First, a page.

3. If the two perspective lines on one of the side don’t cross within the drawing, draw a vertical line on that side that crosses the perspective lines. Repeat on the other side if needed.
  4. Add some graduations on your reference line, and add the same number of graduations on the other lines you have added.
  5. Draw the grid lines on both sides between the graduations on the reference line and the corresponding ones on the other lines, or to the vanishing points if they are in the drawing.

Your grid is complete, you can now draw your subject by using the perspective lines on both side as guide lines.

3 points perspective

Again, the Brewer method can be applied in similar fashion to 3 points perspective. The difference is now that as there will be a vanishing point for the verticals, and we shall therefore add a third graduated line

Here is the process to apply the Brewer method for a 3 points perspective:

  1. Decide where your horizon will be.
  2. Draw a tilted vertical line that will be used as a reference for the direction of your subject’s vertical lines.
  3. Select two points at the extremities of that vertical reference line, and draw the top and bottom vanishing lines for your subject on both the left and the right. Remember that these lines converge toward the horizon line.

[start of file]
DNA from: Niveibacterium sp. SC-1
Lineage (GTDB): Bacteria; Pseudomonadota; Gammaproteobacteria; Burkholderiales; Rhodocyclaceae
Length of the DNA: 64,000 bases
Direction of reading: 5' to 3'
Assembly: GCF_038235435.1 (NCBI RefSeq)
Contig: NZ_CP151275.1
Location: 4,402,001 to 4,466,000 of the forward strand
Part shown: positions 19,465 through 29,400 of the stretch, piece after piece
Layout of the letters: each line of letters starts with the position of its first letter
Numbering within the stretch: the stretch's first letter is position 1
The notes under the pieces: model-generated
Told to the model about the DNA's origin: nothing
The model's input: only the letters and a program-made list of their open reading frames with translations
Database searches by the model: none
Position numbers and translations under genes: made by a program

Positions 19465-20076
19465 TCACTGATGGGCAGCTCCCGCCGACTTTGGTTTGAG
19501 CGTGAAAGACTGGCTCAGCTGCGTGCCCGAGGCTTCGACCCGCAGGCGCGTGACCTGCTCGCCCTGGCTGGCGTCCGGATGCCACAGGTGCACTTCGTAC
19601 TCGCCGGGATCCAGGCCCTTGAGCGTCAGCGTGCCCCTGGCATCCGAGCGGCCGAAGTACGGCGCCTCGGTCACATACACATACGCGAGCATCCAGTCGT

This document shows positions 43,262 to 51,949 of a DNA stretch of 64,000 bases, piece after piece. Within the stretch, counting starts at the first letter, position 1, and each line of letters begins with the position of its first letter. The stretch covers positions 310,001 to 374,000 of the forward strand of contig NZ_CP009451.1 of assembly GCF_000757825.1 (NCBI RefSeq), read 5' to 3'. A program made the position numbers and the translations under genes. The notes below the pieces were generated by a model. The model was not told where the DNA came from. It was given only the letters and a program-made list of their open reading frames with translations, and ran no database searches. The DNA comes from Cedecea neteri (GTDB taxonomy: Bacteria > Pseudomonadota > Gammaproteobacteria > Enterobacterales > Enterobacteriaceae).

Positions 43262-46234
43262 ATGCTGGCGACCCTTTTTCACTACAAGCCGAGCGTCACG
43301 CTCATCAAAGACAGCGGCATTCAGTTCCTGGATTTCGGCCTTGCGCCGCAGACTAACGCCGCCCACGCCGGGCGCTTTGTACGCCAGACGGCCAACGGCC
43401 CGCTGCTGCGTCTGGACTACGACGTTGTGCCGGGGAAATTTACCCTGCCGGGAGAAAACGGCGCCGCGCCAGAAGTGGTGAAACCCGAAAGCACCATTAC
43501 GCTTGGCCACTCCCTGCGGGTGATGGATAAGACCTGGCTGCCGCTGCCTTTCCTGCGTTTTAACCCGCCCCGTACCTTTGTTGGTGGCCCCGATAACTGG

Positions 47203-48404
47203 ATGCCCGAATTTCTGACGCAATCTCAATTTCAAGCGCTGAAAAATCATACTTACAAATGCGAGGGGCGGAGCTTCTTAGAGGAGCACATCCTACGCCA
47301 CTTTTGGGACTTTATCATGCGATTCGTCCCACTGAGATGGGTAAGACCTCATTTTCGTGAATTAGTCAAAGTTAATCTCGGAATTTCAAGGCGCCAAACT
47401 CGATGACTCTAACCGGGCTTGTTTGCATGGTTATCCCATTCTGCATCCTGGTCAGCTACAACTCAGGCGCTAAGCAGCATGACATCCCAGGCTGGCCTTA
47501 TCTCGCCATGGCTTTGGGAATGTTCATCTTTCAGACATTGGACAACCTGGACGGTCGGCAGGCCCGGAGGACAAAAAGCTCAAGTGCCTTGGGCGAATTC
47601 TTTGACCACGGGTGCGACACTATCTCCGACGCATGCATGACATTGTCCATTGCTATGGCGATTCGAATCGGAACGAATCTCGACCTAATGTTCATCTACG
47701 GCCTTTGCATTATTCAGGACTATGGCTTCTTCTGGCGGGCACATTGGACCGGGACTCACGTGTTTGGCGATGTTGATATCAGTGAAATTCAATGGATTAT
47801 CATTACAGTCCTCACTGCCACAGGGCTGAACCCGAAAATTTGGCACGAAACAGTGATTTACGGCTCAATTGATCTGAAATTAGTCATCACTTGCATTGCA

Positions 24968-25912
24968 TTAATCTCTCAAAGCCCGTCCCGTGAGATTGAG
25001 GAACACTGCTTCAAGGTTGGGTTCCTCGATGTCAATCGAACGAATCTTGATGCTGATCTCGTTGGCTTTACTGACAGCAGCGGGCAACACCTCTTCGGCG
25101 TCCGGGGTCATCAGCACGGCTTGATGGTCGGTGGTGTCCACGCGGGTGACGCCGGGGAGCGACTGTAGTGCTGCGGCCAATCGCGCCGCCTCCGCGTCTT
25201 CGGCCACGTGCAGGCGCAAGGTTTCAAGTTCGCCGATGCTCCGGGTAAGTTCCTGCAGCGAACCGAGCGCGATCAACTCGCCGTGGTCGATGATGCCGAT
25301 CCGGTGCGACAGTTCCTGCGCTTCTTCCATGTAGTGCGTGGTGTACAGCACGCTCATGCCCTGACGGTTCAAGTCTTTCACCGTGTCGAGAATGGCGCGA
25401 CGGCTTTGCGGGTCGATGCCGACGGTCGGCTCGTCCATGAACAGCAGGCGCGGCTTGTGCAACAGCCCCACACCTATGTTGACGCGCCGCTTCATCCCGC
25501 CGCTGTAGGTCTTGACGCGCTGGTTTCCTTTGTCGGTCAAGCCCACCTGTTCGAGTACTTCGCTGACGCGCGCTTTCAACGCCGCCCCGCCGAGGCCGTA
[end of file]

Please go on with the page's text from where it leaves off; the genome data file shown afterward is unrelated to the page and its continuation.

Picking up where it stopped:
(1) the horizon line (in blue)
(2) (3) the general direction of the vertical lines as well as the envelope for the vanishing lines to the left and to the right
  1. If the left and/or right vanishing point(s) are outside of the frame of your drawing, draw a vertical line on the left and/or right of your frame that crosses your vanishing lines.
  2. Add graduation on your vertical reference line between the two points you selected, and add the same number of graduations on your left and/or right lines.
(4) the left and right lines on the sides of the frame
(5) and the graduations on the vertical reference line, and on the left and right lines